A magazine for Africans and friends of Africa...Our Voices, Our Vision, Our Culture

The Effect of the Global Economic Crisis on African Women
By Ezinne Ukoha

It seems that the economic crisis has held the world hostage and there is no immediate reprieve in sight. In the most developed countries jobs are scarce and certain privileges that citizens were accustomed to, have now been regulated to the more fortunate. It has been a worldwide struggle but unfortunately it has not been evenly distributed.


Women in Africa have been the non-voiced and neglected victims of the economic downturn and much attention is needed to rescue this ever-growing trend. Africa was already mired in is own depths of depression, but the economic tailspin has taken things to a whole new level and it’s the women who are paying for it in more ways than can be imagined.



The gender inequality issue has plagued the continent for years and it is manifested even more with the new economic downturn and the consequences are a lot more intractable.  The job market is unequally divided with fewer women in the North holding down jobs and more women in West Africa working, mostly in the labor market.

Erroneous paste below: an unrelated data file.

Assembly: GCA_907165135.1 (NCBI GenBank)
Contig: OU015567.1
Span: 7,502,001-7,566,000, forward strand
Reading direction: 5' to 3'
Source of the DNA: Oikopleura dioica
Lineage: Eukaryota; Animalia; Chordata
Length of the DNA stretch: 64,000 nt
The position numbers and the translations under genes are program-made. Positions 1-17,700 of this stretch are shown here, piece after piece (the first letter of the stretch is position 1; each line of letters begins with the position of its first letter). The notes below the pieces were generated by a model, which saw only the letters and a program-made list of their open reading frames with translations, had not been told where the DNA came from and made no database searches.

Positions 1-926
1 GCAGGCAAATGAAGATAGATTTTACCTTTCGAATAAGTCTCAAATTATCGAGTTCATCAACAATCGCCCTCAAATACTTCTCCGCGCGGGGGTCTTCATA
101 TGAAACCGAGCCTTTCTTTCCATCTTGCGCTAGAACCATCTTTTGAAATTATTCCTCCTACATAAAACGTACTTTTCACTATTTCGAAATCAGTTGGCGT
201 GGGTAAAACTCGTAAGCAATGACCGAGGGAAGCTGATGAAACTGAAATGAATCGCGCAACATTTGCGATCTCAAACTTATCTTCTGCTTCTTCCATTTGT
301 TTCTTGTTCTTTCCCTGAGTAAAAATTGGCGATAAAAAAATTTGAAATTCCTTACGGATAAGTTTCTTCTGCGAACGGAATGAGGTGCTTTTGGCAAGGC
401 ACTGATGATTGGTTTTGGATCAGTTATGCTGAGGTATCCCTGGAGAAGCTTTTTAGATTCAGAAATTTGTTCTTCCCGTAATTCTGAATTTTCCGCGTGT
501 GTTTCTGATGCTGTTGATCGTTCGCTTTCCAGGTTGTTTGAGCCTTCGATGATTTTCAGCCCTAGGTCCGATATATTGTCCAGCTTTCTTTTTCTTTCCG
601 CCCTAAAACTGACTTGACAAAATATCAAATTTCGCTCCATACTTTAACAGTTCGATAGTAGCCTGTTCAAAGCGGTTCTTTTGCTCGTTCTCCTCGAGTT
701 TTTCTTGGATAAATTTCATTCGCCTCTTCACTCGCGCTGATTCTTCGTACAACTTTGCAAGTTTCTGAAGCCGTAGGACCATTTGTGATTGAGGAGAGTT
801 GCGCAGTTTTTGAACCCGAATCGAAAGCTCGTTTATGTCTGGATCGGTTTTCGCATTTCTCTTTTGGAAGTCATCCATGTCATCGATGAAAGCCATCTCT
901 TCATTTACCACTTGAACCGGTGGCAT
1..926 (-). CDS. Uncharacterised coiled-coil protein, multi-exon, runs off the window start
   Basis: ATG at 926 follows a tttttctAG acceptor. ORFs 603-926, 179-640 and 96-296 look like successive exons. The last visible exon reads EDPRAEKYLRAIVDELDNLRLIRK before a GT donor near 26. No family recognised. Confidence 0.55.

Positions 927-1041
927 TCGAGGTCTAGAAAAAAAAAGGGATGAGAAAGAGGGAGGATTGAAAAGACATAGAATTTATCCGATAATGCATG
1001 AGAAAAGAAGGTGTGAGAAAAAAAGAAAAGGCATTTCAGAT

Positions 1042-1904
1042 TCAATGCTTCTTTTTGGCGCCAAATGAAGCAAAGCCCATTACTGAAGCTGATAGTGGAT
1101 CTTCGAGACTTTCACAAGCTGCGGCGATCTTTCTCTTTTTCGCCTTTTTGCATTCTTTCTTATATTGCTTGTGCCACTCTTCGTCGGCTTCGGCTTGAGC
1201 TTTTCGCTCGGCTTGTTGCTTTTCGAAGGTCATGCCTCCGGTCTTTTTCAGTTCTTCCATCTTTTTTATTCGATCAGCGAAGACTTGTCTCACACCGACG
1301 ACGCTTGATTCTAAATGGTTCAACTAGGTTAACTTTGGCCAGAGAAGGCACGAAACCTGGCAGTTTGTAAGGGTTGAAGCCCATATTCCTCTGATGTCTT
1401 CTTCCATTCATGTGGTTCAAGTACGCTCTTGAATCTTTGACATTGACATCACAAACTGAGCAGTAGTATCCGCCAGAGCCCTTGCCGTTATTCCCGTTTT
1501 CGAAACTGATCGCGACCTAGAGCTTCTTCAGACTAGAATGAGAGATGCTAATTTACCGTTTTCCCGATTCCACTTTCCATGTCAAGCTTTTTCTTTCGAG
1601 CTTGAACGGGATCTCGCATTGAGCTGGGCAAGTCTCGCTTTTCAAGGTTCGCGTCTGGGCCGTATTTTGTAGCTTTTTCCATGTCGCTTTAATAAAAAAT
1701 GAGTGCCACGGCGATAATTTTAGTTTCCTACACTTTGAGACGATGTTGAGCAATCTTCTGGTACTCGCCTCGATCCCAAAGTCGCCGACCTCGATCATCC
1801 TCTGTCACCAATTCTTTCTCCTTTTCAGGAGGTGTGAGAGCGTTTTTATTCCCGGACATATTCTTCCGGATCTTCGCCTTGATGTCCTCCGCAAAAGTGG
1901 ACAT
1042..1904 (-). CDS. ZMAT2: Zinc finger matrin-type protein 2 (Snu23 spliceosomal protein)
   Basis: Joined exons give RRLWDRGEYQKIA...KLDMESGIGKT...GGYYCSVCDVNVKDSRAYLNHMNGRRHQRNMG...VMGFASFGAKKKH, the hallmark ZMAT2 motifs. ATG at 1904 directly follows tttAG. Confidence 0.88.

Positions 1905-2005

Agriculture is a huge industry in Africa due to the dependence on the importand export market. It is apparent that African women are dominating that particular sector of the job market and the only way to help keep that going would be to create more jobs and incentives in that area. Women are naturally resourceful and adaptable compared to their male counterparts. With this in mind, there is a need for solutions to encourage the growth of jobs in the agriculture sector in order to give African women the support they need.



Africa, unlike other parts of the industrialized world, does not have the resources or capabilities to cushion their employed or unemployed with amenities such as health insurance or unemployment but creating jobs in areas where there is demand and supply could help cushion the blow of some of the absent fundamentals. The gender issue also has to be revamped. Men have to realize the significant roles women play in the household and beyond and also understand that they can be the breadwinner without feeling threatened or castrated. There is still a long way to go to repair the damage and hopefully the perseverance of the female spirit can be counted on minimize potential catastrophe.